What is Transference?
Technically speaking, transference is “an exceedingly complicated concept… best defined, for practical purposes… the tendency to repeat, in a current setting, attitudes, feelings, impulses, and desires, experienced or generated in early life in relation to important figures in the individual’s development.”
*from Psychoanalysis, The Major Concepts. Edited by Burness E. Moore, M.D. And Bernard D Fine. M.D.
Examples of Transference
More to the point as it relates you and therapy, consider these examples.
For instance, you may have started thinking about your therapist outside the therapy hour.
Maybe you started to have friendly or even romantic feelings toward your therapist.
Conversely, you may have convinced yourself NOT to have any feelings toward your therapist because they would get in the way of your therapy.
Perhaps one of your therapist’s habits annoys you to no end.
Or you hold information back from your therapist because of what he or she might think. Do you give your therapist a “free pass” for things that generally annoy you about other people?
All these examples and countless others are transference. It is a natural and very important part of the therapeutic process. In other words, don’t worry about it. It’s supposed to happen.
Therapeutic Uses and Abuses
Often patients worry that if they reveal feelings they have about their therapist, positive or negative, the therapist will send them away. This should never happen.
Unless you are working with someone at a “coaching” level who does not understand transference and how to work with it. A therapist who has been trained to work with patients at the level of a mental health professional should always be able to work through transference with you. And work in such a way that you come out the other side benefiting from a continuously positive therapeutic relationship.
Therapy is about you.
Part of what you pay your therapist for is to make sure that your needs are being met. And not the other way around when it comes to transference issues. Any therapist who takes something you tell them and turns it back onto you in a way that is embarrassing, hurtful, humiliating, rejecting or degrading in any way, is not doing what you have paid them for. Especially, if they will not discuss it with you when you tell them that is what happened.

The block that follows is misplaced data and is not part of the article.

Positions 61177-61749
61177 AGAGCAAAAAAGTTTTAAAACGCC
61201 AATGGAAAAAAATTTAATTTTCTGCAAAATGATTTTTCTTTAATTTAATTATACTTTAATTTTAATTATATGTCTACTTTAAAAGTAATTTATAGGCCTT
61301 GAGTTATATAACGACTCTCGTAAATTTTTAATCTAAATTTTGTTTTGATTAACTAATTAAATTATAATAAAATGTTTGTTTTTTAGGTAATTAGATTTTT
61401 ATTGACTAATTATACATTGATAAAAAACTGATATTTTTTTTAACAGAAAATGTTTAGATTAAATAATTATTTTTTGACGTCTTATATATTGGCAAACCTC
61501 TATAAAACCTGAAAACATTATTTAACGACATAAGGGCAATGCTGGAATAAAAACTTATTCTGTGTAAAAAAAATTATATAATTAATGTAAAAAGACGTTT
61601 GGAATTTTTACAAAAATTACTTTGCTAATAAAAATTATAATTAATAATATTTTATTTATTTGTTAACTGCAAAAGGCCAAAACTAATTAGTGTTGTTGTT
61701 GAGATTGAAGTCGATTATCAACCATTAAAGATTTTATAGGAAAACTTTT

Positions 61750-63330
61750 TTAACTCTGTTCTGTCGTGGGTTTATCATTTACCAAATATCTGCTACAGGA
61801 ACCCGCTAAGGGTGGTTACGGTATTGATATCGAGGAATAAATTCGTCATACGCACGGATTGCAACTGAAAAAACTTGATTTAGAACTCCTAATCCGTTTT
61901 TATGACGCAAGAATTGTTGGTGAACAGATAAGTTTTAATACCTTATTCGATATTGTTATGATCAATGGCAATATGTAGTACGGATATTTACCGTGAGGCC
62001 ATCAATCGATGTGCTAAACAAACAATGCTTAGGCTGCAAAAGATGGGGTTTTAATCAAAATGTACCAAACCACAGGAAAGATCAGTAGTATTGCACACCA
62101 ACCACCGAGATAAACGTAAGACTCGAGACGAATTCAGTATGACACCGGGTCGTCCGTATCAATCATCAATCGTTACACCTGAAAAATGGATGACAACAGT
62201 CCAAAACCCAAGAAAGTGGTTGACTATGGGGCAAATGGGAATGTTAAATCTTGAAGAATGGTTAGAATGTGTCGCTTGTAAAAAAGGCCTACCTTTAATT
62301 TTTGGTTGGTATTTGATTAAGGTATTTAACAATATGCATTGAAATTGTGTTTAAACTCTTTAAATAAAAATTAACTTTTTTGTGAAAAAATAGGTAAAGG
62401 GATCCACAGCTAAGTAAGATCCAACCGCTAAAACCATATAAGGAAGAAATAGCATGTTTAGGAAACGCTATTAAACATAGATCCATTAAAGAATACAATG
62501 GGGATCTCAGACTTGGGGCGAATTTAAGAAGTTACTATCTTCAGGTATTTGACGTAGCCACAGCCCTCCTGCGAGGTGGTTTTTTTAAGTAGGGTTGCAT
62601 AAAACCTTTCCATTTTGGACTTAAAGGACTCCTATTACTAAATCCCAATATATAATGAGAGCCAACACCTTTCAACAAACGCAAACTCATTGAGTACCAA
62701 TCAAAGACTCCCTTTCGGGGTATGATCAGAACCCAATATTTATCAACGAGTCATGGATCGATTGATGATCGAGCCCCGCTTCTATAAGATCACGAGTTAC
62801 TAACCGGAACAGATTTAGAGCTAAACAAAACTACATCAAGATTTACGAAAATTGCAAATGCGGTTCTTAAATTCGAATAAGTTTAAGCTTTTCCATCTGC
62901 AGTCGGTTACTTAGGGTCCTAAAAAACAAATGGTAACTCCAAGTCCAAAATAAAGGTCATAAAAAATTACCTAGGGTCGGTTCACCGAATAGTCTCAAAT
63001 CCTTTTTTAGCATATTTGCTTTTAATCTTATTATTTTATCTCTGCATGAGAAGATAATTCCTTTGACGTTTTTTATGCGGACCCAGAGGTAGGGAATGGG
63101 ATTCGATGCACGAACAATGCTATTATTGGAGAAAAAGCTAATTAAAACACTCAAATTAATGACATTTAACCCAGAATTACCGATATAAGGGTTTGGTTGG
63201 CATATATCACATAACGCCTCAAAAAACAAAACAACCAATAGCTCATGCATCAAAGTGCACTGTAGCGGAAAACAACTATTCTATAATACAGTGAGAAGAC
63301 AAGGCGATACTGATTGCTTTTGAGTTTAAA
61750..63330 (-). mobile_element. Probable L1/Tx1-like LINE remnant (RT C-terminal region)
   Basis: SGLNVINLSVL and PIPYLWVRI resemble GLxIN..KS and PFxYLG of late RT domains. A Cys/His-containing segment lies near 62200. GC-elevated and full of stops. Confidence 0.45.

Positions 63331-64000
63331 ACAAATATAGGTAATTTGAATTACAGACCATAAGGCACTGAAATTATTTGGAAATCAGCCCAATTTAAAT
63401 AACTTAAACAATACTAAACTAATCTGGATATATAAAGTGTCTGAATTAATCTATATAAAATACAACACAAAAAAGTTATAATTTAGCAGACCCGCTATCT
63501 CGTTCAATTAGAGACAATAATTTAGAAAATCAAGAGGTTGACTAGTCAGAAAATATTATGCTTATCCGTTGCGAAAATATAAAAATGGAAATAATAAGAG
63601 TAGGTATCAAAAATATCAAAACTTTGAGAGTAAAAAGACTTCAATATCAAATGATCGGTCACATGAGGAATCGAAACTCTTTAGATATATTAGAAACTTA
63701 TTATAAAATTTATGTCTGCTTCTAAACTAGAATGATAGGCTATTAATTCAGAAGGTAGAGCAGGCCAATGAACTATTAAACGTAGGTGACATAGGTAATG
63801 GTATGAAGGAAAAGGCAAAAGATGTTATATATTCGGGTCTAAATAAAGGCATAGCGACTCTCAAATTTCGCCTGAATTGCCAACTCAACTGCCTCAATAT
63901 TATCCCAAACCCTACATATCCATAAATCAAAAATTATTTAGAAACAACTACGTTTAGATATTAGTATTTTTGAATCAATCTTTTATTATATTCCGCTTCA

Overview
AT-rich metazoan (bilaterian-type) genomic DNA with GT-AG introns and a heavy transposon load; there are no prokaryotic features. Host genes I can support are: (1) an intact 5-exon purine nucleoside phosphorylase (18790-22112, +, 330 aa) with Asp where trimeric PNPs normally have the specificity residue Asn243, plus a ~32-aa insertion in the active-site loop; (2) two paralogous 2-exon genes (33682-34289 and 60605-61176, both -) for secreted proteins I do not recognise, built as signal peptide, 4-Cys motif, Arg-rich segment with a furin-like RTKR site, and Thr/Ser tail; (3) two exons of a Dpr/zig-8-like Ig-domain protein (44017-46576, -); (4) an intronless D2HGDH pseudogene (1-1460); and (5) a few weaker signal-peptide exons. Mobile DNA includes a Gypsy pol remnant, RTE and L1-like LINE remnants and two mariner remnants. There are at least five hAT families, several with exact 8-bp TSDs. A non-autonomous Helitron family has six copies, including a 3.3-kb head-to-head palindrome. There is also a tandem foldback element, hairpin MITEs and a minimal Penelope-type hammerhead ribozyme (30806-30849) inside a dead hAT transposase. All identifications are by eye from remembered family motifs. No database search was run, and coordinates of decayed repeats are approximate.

How Transference Benefits You
Understand that your feelings may seem like the “real” thing. They are real because any feelings we have are real. However, in the therapy situation, rather than acting on those feelings we use them to understand you. We do this by talking about them and by talking about the feelings that come up for you due to the fact that action cannot be taken. As mental health professionals, we are bound by law, ethics, and morals, to use the transference for your benefit, not our own. You pay us to help you by use of the transference.
This means we talk about things, we don’t act on them.
With practice, you become a master of understanding the feelings that motivate your actions. As a result, you truly have the ability to think before you act in even the most emotionally charged situations. Working through transference is some of the most important work you will do with your therapist. Even though it may be difficult, in the long run, it is the most beneficial work you can do to learn how to “control” yourself.
Now that you know a little something about the concept of transference, remember this. When you avoid verbalizing the things you think and feel in relation to your therapist, you are probably undermining your therapy and wasting your money.
It really helps to understand the concept of transference to get the most out of your therapy. Click HERE to watch a short video I made on the subject.
Interested in putting transference to work for yourself? Give me a call. We’ll talk.
Contact me now to set up your free 15-minute phone consultation.